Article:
In addition to his method of testing alternative phylogenetic trees, Hennig provided the rationale for modern biological classifications by rigorously defining what constitutes a natural group of organisms (termed a clade or monophyletic group) from unnatural groups, some of which had previously been considered natural. This created the possibility of a taxonomic system that was objective and logical relative to the phylogenies being proposed by the existing, qualitative analytical protocols. It is also a source of continuing controversy, as many familiar groups are identified as unnatural because they formed paraphyletic groups.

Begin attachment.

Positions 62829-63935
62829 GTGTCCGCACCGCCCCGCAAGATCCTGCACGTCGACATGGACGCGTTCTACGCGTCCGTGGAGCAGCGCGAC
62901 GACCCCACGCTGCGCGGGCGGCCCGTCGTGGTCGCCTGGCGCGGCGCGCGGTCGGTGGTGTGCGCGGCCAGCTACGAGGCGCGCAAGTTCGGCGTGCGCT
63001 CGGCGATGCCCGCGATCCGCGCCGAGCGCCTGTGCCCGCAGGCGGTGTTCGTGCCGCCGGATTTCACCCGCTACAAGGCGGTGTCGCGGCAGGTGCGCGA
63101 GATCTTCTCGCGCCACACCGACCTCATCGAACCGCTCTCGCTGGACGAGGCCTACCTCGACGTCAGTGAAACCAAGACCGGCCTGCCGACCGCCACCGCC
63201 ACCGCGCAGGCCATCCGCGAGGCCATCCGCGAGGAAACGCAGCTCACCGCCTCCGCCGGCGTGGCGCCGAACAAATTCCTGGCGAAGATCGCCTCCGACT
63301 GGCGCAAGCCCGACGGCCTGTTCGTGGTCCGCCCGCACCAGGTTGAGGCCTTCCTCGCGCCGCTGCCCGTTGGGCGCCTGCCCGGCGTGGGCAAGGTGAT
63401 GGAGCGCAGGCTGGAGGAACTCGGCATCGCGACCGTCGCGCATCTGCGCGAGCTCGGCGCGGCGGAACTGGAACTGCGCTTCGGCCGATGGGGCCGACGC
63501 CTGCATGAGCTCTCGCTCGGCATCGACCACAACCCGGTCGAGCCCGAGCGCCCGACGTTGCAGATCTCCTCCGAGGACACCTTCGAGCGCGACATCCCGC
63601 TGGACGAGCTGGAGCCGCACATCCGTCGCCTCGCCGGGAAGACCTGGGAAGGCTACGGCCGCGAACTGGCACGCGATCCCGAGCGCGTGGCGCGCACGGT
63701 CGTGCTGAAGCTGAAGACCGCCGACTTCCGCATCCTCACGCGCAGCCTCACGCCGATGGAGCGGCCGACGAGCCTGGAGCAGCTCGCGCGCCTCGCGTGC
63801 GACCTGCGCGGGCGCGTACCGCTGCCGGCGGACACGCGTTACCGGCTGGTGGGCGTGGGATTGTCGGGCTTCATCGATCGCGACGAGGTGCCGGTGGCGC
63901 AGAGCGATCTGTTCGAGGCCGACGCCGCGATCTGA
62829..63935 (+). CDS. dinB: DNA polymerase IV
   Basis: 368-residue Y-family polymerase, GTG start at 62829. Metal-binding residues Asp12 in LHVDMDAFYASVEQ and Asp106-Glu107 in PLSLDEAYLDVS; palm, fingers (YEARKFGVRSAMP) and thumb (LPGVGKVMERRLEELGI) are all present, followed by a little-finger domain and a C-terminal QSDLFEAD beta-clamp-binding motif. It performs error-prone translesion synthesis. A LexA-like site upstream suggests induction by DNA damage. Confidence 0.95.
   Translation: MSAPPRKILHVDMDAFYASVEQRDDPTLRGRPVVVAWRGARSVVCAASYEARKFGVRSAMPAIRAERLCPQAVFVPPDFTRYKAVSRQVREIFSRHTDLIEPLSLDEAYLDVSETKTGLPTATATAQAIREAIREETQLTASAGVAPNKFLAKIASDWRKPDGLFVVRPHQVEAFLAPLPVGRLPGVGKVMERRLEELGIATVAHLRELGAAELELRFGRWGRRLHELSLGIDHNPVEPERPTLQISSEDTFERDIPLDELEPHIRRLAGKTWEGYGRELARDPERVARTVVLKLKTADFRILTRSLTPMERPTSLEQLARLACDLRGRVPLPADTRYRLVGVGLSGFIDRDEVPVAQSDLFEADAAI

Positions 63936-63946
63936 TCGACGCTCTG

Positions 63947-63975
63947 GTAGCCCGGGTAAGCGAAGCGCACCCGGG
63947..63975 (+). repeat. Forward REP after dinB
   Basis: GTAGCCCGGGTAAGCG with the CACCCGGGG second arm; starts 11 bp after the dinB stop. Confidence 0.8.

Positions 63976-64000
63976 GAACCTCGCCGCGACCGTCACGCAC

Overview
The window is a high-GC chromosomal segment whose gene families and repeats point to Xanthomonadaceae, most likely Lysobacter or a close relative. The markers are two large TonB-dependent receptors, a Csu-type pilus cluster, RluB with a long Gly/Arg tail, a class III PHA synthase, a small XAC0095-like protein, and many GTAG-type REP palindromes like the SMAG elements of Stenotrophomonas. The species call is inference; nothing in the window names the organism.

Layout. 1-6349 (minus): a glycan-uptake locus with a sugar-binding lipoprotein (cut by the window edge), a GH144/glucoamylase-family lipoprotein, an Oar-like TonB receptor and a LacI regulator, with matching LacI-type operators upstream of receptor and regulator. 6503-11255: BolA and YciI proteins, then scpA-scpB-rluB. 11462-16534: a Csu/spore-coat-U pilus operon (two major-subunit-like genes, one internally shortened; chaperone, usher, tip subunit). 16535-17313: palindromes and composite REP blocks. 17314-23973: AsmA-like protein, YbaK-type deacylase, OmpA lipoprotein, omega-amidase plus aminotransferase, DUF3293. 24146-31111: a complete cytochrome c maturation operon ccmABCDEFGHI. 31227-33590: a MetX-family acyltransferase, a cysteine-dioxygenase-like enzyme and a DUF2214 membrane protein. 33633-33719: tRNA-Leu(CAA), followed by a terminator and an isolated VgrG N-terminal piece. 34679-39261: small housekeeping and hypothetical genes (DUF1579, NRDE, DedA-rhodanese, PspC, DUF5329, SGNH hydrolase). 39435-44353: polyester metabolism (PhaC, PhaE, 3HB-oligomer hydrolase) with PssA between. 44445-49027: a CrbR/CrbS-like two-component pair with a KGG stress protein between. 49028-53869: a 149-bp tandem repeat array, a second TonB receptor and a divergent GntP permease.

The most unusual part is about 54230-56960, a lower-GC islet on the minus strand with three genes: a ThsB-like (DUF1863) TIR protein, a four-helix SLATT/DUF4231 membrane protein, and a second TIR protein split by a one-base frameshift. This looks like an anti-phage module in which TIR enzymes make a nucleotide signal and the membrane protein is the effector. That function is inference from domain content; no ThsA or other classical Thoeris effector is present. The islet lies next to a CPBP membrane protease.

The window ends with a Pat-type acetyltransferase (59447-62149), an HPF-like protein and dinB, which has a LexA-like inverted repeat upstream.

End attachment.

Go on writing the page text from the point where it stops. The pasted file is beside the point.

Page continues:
Before Hennig, all systematists had agreed that polyphyletic groups were unnatural because the common ancestor was not included in the group. An example is the polyphyletic group Homeothermia, composed of birds and mammals. Paraphyletic groups included the ancestor, but only some of the descendants. An example is Reptilia, which includes the common ancestor but excludes birds and mammals. Hennig argued that natural groups (his monohyletic groups) must include both the ancestor and all descendants. For example, the family of great apes, Pongidae, excludes one of the descendants of the common ancestor, humans, who are placed in another family, Hominidae. By Hennigian logic, the Pongidae, as a paraphyletic group, is unnatural. Humans should either be placed in Pongidae or the great apes in Hominidae to form a natural group that includes the ancestor and all descendants. And, if Reptilia was to be natural, it should include birds and mammals as well as crocodiles and lizards.